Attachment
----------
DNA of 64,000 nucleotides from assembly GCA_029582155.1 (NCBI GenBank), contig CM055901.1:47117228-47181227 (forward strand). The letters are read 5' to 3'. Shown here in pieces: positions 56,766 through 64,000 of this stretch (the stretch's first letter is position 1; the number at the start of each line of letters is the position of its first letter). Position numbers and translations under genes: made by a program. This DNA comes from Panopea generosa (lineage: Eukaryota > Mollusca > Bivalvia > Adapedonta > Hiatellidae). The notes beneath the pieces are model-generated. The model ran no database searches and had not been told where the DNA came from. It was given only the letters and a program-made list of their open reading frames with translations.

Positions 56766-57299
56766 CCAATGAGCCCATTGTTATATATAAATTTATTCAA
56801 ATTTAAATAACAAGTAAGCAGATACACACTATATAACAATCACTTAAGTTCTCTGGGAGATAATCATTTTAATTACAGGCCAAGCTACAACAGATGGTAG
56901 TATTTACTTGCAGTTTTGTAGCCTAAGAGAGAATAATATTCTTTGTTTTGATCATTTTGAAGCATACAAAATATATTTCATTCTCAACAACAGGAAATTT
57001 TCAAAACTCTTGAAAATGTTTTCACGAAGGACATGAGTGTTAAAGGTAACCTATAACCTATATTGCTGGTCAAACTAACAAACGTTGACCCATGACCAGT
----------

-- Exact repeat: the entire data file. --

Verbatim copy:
DNA of 64,000 nucleotides from assembly GCA_029582155.1 (NCBI GenBank), contig CM055901.1:47117228-47181227 (forward strand). The letters are read 5' to 3'. Shown here in pieces: positions 56,766 through 64,000 of this stretch (the stretch's first letter is position 1; the number at the start of each line of letters is the position of its first letter). Position numbers and translations under genes: made by a program. This DNA comes from Panopea generosa (lineage: Eukaryota > Mollusca > Bivalvia > Adapedonta > Hiatellidae). The notes beneath the pieces are model-generated. The model ran no database searches and had not been told where the DNA came from. It was given only the letters and a program-made list of their open reading frames with translations.

Positions 56766-57299
56766 CCAATGAGCCCATTGTTATATATAAATTTATTCAA
56801 ATTTAAATAACAAGTAAGCAGATACACACTATATAACAATCACTTAAGTTCTCTGGGAGATAATCATTTTAATTACAGGCCAAGCTACAACAGATGGTAG
56901 TATTTACTTGCAGTTTTGTAGCCTAAGAGAGAATAATATTCTTTGTTTTGATCATTTTGAAGCATACAAAATATATTTCATTCTCAACAACAGGAAATTT
57001 TCAAAACTCTTGAAAATGTTTTCACGAAGGACATGAGTGTTAAAGGTAACCTATAACCTATATTGCTGGTCAAACTAACAAACGTTGACCCATGACCAGT